The Captain's Hat

There is a board up at the entrance to the offices displaying epaulettes and hat brims once worn by all police officers. As these matching items ascend in rank, they have progressively more braid, stars and elaborate twirls. Pinned to a moth eaten piece of blue felt under smeared glass, they have long been gathering dust with the dead beetles and silverfish trapped behind the locked window.

Alongside each item are yellowed curling labels with 'Luitenant' and 'Kolonel' inscribed upon them. In the old South Africa, red-nosed men with beerboeps, beefy paws and names like Botha and Van der Merwe, wore these titles. That was when the SA Police was still a Force. But now, it is a Service, and we are in the new South Africa, so senior officers have titles like 'Superintendent' and 'Commissioner' and have names like Tshabalala and Maluka. They squeeze their ample breasts and cellulitic buttocks into tightly fitting royal blue issue.

The display under the cabinet has not been updated, though, so it is easy for a new recruit to be confused.

Whenever I run an errand for one of the band's captains, I scurry along, studiously avoiding eye contact lest I should see a senior officer and have to greet him or her. Panic sets in when I see epaulettes, because three weeks after my enlistment, I still can't recognise who -- but more importantly, what -- I am greeting. The band needed a flute player urgently, so they enlisted me before I went to POLCOL.

My education about Police Protocol has been gleaned in bits and pieces. Listening to the gossip and speculation of other new recruits (who must also still undergo basic training in Pretoria) has been my teacher.

I thought one was not supposed to salute an officer if he was not in full uniform. In fact, one should 'brace up' -- a gesture which resembles the leaping action one would perform were a carrot to be suddenly and firmly rammed up one's butt while simultaneously clutching one's shirt hem and looking sharp about it. The eavesdropping method of learning gives one an incomplete picture.

Yesterday, I was seated on the stairs outside the display board before a rehearsal. As I wrote my daily entry into my pocket book, a lady captain arrived in the company of an inspector. I was using my driver's license as a ruler to underline the date -- twice -- and balancing my flute case on my knee. My senior officers were, it seemed, deep in conversation and I noticed that neither wore hats. I assumed it would be acceptable to greet respectfully. Smiling pleasantly, I acknowledged her first and then the inspector.

"Are you a police officer?" she asked, looking at me over the top of her gold-rimmed sunglasses as if I were a lizard's tail she found in her sandwich.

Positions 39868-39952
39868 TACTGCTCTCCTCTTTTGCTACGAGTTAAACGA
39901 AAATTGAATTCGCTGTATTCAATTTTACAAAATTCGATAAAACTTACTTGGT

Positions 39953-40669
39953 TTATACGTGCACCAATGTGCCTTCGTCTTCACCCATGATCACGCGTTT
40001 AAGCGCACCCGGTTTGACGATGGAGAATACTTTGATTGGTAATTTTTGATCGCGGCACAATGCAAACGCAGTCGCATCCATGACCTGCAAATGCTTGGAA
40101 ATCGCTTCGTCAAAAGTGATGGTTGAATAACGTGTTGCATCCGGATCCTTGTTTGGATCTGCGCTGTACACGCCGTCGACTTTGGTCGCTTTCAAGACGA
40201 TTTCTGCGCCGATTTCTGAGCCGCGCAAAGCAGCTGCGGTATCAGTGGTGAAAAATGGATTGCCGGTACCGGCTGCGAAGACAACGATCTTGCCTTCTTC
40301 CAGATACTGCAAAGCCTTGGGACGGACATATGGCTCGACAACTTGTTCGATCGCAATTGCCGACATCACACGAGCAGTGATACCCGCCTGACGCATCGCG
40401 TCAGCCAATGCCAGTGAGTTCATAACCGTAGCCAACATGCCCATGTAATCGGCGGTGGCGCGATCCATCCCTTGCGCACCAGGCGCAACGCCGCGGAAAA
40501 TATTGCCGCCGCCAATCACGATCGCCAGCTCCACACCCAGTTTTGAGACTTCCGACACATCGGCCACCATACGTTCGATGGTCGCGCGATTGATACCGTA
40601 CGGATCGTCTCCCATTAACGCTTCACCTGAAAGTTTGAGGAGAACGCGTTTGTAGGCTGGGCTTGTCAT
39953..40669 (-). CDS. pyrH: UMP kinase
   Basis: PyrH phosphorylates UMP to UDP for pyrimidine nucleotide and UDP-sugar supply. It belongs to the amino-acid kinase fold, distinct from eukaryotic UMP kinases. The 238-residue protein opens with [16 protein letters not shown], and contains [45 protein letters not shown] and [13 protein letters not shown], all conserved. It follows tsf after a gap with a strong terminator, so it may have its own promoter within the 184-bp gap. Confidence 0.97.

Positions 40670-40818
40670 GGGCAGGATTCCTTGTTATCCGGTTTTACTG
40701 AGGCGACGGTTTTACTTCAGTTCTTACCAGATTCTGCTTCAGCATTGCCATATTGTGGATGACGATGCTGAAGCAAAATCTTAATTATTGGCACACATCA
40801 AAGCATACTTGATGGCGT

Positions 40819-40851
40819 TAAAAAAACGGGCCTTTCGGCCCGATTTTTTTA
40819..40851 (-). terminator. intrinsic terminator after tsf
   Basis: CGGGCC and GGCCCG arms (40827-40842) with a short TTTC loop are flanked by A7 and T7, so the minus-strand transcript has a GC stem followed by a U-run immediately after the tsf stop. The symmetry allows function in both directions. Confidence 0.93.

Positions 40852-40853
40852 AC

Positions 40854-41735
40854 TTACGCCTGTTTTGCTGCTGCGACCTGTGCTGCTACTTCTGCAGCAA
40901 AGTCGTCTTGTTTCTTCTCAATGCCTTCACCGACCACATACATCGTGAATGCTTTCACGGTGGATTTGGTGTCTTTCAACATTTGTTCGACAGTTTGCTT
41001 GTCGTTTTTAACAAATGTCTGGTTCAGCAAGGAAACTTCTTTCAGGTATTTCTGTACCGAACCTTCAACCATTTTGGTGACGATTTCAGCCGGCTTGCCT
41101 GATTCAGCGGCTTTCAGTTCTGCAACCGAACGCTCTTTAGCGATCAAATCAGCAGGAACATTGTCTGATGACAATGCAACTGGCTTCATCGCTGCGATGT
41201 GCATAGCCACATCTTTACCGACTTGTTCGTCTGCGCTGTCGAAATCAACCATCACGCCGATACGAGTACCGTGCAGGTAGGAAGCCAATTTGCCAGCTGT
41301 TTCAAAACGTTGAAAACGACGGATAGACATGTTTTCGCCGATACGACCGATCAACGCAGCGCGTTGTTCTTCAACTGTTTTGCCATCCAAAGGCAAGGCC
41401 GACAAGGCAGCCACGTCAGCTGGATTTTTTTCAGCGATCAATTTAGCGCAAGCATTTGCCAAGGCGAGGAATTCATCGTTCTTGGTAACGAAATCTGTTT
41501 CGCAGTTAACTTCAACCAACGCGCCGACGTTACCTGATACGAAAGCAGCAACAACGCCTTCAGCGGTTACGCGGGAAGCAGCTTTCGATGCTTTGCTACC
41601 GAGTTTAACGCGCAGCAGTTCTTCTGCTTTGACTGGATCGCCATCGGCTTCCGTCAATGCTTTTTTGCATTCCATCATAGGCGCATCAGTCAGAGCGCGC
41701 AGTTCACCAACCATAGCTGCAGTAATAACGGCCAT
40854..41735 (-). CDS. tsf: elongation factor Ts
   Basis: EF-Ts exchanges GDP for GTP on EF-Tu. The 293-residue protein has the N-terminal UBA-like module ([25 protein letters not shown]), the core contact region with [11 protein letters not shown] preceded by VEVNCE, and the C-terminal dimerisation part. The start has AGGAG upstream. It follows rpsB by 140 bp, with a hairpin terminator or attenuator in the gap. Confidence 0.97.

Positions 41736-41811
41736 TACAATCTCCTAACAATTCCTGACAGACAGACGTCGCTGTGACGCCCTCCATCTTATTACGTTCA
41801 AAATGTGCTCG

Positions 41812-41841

"Yes, Captain!" I said, still with my proud smile stuck to my lips like phutu glued to the bottom of a pot.

"So why don't you salute?"

I leaped up -- clutched my flute case, thought better of pointing out that she was not in full uniform, dropped pen and pocket book, thought better of pointing out that I have not been instructed on the police protocol, let go of my driver's license, wished her horse flies breeding in her pumpkins -- and saluted with alacrity.

"Sorry, Captain," I said with my brightest smile.

"That's better," she smirked.

I later griping to Zibu, the fat tuba player, about the indignity I suffered at the hands of this puffed up fool.

"Oh, that one," he said with a knowing look, "she is a highly uneducated somebody!" He cleared his throat as if he had a bad taste in his mouth. "When Logistics was out of stock, we asked if she could lend us a hat for Thandiwe. She refused, on the grounds that someone would buy muthi from a sangoma and hide it in the inner hatband causing her to suffer headaches."

It is silkworm season right now. Every seven-year-old in Johannesburg has an abundance of pale wrigglers. It would be a small matter to slip some little friends from my son's perforated shoebox and transfer them to the captain's hat. It hangs on a coat stand near the photocopier.

But, I am afraid to do so. I'm not afraid of being discovered, nor am I afraid of impersonating a sangoma. I can't plot my silly revenge, because should even one soft white worm suffer an untimely death on the lady captain's well-oiled head, I might develop a rare and terrible allergy to silk. I could, perhaps, collect the tiny black droppings...

- - -

beerboep - paunch garnered from excessive consumption of beer
phutu - stiff maize porridge
muthi - herbal remedy used to heal or to cast spells
sangoma - witchdoctor

About the author:

Liesl Jobson is a policewoman and psychic. She is currently working in Soweto where she plays flute and bassoon in the South African Police Band, and will tell you your fortune in terms polite or otherwise... Her poetry and fiction have appeared in Literary Potpourri, Painted Moon Review, Burning Word and Gator Springs Gazette.